Employers interested in designing a program to attract returning employees need to consider legal risks. Kimberly Klimczuk, an attorney with Skoler, Abbott & Presser, P.C. in Springfield, Massachusetts, says employers need to be on guard against discrimination and pay issues.
Employers may see programs for returning workers as a way to boost diversity since such programs are likely to attract older and female workers. But employers need to be careful since a program that may or may not lead to permanent employment “may be seen as another way that women are being exploited in the workplace,” particularly if the position pays less than a comparable long-term position, Klimczuk says.
“With respect to the pay disparity issue, while an employer may be able to justify an initial lower starting salary for an employee who lacks certain skills or requires additional training due to being absent from the workforce, once the employee has acquired the skills/training, employers should bring the employee’s salary to the same level as other comparable employees with that same skill set and training,” Klimczuk says.
Also, employers sometimes think that if they hire someone on a temporary basis, they’re not at risk for claims of discrimination if they terminate the relationship at the end of that time frame, Klimczuk says. “But of course that’s not the case,” she says. If an employer has a long-term position available and declines to place an employee from a returning worker program in that position, there’s still a possibility that the employer would be exposed to claims of discrimination for choosing another candidate over the candidate in the returning worker program.
Criticism of returning programs
Not everyone is enthusiastic about employer programs to attract returning workers. Some point out that returning worker programs might enable employers to take advantage of a lack of confidence a returner might feel. Cohen doesn’t see it that way.
“I think reentry internship programs are a perfect offering for relaunchers and help them overcome any confidence deficits,” Cohen says. “First of all, they are paid. Secondly, they can lead to a full-time job. The rates of moving from an intern to permanent employee, depending on the program and the year, range from 50 percent to 90 percent. Third, they are competitive, so getting accepted to and participating in a formal reentry internship program is a resume-worthy experience in itself, regardless of whether you end up with a permanent role afterward.”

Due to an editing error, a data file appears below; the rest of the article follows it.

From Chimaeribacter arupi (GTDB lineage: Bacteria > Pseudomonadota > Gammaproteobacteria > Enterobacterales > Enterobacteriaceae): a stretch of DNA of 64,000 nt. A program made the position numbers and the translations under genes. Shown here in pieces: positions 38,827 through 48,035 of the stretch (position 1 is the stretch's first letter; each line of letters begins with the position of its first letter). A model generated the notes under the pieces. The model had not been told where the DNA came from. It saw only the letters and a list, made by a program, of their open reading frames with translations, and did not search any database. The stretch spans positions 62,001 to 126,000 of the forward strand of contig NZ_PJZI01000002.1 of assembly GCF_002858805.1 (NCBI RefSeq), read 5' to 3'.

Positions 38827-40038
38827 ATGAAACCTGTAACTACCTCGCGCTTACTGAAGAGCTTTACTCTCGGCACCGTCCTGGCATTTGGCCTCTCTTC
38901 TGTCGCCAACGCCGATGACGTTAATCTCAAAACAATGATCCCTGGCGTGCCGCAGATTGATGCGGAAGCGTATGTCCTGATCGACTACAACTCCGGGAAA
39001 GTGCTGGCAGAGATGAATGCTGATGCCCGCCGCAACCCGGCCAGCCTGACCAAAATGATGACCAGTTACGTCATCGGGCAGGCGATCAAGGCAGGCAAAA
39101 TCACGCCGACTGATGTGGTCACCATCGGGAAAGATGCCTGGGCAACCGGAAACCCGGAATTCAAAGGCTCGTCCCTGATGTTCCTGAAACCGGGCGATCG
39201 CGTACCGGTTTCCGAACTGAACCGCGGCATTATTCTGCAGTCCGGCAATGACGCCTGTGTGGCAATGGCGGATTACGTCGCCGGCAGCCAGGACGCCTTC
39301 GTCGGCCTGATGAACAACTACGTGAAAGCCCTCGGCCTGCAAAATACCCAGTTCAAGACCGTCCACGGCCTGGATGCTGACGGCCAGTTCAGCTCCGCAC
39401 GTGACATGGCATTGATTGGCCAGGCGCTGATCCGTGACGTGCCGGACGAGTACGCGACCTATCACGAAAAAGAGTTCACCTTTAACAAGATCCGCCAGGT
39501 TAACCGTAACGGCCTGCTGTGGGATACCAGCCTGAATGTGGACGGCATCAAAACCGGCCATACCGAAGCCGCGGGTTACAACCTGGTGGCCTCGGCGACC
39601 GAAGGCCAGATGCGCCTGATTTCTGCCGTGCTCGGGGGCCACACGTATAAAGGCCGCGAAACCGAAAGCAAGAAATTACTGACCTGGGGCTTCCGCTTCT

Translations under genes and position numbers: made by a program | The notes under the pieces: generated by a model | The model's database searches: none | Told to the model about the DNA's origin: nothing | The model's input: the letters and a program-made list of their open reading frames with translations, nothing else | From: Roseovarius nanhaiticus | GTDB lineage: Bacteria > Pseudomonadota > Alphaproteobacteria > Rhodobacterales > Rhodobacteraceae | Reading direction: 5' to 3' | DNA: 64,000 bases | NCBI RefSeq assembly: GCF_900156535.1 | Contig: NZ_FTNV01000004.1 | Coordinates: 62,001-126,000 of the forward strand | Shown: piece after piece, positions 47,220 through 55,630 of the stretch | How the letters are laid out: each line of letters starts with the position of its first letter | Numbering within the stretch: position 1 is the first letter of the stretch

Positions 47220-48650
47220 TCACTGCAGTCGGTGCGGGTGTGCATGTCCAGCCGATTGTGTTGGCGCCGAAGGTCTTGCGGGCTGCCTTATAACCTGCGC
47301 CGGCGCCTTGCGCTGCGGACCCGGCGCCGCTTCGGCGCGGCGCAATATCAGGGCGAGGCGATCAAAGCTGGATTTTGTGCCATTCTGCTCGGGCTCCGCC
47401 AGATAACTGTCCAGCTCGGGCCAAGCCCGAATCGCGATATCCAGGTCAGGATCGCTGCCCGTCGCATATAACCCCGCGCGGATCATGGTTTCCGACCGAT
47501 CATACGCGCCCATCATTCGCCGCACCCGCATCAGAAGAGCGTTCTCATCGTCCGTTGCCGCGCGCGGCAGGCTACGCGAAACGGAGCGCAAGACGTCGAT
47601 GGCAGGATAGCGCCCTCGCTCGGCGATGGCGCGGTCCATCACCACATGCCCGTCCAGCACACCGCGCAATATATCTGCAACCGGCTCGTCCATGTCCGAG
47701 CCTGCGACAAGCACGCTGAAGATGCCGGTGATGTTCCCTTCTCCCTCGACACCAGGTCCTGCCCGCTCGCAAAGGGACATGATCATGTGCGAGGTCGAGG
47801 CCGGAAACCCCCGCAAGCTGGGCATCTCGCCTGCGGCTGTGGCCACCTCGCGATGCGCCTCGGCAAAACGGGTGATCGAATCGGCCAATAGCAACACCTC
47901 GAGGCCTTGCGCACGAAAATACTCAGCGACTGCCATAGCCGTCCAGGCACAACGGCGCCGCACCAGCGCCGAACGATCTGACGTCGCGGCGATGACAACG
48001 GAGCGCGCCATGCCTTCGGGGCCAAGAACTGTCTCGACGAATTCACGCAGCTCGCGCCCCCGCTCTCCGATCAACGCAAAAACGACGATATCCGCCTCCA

Cohen says reentry internships allow returning workers “to make a big leap” in terms of updating experience and adjusting to full-time work. She says she stays in touch with internship participants who didn’t get job offers but went on to relaunch their careers. “The reentry internship is offered as a professional development experience even if it does not lead to a permanent role,” she says.
Cohen offers tips for employers interested in rehiring people they consider “regrettable losses”—those employees who leave the employer but who may want to reenter the workforce later.
- Use exit interviews to establish a way to stay in contact with those employees.
- Assign an alumni relationship contact to a worker taking a break.
- Make continuing education resources available to workers on a break.
- Create an on-call paid alumni consulting pool to cover parental and other leaves, special projects, and other work opportunities.
- Invite former employees on career breaks to attend any corporate events held for alumni. If they get a direct invitation from the employer, they may feel more comfortable attending.